Surrounded by Solitude: Boerne Lake


Photo courtesy of John Hamilton

John Hamilton, Contributing Writer

With the pandemic posing challenges to students and the public alike, we are all looking for an escape hatch out of day-to-day life. Living in such a large city, it can seem daunting to find small pockets of stillness and quiet, away from the screens that have consumed our lives in recent months. A great place to find this is in the parks, lakes and hiking trails scattered around San Antonio and neighboring cities. This weekend, a quick trip down I-10 to Boerne Lake was just what the doctor ordered.

As I-10 West turns from businesses and land development projects into rolling hills, the routine sounds of city life begin to fade away. It’s a reminder that the wild just beyond city limits serves as a source of relaxation, the challenges of the outside world melting into the background. After a half-hour drive on the open highway, a quick check-in at the park entrance and the purchase of a day pass, you’re ready to recharge your batteries.

Walking into Boerne Lake City Park always feels like stepping into a festival. The smell of barbeque on the charcoal grills is swirled around by the winds coming off the lake, blending with the sounds of Tejano music and laughter. Infectious smiles can be seen everywhere as you get closer to the water. The atmosphere is palpably positive with people offering food, dancing along the shore and swimming in the shallow blue waters carpeted by pale rock and clay. Even just this much of the park can easily serve as a regenerative experience, but for those seeking an even deeper detachment from the hustle and bustle, a trip across the water is well worth it.

If you are able to rent a kayak, canoe or paddle board, getting to the opposite shore can be done in less than ten minutes. Once there, festive sounds are replaced with the gentle lapping of water against limestone cliffs. Gas-powered boats are banned at the park, lending to calmer water and better conditions for fishing if you feel so inclined.

Carried by the wind and water, you can make your way into a more secluded area of the park where a beautiful stage is set for wildlife to perform. Watching a blue heron drop from a treetop to glide over the mirrored water seems like an invitation to move deeper into the creek.

As you paddle down the tree line, the gentle crunching of twigs and leaves under the hooves of deer along the banks, the slaps of fish tails on top of the water and the chattering of birds all pull you into a world far removed from reality. A quick scan of the area reveals a family of raccoons, the mother measuring each step as she clambers toward her babies calling to her with soft coos. It’s easy to get caught in the drama of watching her tightrope across the cliff face. The natural springs drip water off the rocks, making tiny ripples in the glassy water. Even fishing takes a backseat to the calming effects of nature as childlike curiosity takes over.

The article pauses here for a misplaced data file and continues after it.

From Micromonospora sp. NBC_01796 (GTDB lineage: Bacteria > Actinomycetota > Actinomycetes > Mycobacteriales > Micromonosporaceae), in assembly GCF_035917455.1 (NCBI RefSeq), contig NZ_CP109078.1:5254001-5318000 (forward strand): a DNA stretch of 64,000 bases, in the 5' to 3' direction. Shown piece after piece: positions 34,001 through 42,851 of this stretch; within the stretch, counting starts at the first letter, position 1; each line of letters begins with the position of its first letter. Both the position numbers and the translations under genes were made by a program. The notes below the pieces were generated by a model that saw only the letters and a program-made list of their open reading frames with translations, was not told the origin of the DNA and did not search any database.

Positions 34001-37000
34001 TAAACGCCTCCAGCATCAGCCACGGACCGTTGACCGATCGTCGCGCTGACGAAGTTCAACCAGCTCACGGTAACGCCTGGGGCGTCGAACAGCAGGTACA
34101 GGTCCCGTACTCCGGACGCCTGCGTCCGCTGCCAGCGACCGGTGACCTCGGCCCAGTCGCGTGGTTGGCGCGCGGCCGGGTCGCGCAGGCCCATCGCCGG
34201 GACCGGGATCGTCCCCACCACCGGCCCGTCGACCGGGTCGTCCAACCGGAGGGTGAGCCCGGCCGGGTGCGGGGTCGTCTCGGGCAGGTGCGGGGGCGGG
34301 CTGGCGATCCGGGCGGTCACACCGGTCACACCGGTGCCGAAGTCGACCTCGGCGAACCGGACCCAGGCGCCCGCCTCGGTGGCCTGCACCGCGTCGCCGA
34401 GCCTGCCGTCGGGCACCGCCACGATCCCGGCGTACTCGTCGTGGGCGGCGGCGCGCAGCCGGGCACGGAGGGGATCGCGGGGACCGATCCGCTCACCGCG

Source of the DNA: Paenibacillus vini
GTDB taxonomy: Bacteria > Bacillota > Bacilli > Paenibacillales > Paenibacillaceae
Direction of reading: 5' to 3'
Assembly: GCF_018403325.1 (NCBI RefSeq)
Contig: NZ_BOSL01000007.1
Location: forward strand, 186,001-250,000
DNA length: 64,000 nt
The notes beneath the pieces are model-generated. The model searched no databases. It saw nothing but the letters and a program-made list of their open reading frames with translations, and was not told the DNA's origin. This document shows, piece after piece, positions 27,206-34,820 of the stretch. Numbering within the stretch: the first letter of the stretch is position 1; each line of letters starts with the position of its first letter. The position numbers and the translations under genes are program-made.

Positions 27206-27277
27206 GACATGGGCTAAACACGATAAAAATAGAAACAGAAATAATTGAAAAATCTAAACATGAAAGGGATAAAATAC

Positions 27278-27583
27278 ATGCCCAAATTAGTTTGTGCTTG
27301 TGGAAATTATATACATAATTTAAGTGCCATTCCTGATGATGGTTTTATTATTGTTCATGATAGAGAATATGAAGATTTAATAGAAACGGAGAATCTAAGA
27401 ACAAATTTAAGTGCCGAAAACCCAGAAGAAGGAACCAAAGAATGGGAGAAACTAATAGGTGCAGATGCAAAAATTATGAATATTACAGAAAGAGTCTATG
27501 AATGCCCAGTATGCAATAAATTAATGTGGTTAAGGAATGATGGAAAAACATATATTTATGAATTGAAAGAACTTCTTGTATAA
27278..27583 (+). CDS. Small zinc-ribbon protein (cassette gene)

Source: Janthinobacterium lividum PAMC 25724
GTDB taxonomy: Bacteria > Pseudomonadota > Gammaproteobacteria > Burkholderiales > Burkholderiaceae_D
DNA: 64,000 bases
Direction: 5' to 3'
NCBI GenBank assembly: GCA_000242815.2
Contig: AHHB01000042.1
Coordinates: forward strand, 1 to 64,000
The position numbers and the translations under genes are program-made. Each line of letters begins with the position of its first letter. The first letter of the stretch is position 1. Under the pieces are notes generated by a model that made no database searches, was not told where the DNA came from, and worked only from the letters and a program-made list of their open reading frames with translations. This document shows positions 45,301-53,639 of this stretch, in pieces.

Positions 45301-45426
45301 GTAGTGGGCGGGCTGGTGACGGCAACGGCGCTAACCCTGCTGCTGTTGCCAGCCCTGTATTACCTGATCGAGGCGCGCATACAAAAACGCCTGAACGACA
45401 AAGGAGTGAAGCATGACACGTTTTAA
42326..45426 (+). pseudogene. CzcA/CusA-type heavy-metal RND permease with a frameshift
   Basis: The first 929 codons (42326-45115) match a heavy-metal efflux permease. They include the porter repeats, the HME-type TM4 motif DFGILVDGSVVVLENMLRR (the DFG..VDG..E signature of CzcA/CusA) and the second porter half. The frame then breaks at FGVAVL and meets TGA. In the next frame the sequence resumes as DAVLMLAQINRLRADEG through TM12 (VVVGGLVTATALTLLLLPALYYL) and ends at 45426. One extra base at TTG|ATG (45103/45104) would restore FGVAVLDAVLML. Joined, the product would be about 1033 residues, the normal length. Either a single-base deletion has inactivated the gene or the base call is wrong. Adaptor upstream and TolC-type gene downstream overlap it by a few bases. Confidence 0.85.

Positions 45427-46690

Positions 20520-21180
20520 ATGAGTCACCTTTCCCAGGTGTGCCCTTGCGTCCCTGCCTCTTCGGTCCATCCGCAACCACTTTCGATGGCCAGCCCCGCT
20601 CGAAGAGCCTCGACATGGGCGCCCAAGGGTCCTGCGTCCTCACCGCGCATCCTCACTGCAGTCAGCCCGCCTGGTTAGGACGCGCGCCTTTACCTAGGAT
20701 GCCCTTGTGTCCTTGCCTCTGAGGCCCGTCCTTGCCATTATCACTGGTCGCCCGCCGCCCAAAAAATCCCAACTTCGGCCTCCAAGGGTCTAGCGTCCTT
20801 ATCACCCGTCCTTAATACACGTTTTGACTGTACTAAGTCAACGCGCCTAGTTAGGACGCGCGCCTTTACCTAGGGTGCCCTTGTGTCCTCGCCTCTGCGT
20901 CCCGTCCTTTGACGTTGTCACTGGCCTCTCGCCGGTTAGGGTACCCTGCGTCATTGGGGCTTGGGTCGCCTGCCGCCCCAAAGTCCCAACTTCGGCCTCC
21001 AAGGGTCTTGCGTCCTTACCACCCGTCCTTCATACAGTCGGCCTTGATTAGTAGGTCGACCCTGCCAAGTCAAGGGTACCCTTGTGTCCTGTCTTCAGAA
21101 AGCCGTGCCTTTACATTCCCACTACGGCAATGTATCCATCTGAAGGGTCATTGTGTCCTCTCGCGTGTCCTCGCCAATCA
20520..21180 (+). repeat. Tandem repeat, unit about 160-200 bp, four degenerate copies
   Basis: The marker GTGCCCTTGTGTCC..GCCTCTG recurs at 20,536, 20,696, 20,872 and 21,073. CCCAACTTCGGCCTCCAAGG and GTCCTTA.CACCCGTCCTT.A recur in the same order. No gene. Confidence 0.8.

Lights from houses disappear with each turn; a bright moon reflecting off the water replaces them. A private oasis reveals itself to those who stay the course: a dam set between the overhang of trees, offering underwater ledges to explore. This area has remained mostly untouched, groups of minnows swimming through the upturned silt and stopping for nibbles at your toes.

The night sky illuminates your venture back to solid ground, stars burning brightly alongside the moon. It’s difficult to keep your eyes off the constellations as you float back, the symphony of frogs and cicadas crescendoing in the reeds along the bank. Bats provide an aerial escort, picking off mosquitoes along the way. Nature has a way of making you want to stay, but ultimately, the sounds of music and conversation begin echoing from the banks of the lake.    

Boerne Lake City Park is a great place to recharge and rejuvenate. Even if civilization has disappeared for only a few hours, the anxiety-melting effects can stay for days. The gate opens at 7 a.m. and closes at 10 p.m. Payment is by car ($15 on weekends), so bringing a few friends can cut down the price. There is limited off-trail hiking available, but a hiking trip would be better spent elsewhere. However, there are not too many spots that offer such a variety of activities. The park is pet friendly, has pits constructed for barbecuing and hosts events throughout the year. If you’re looking for a good first outdoor experience or simply trying to cut down your screen time, Boerne City Lake Park is a great place to start.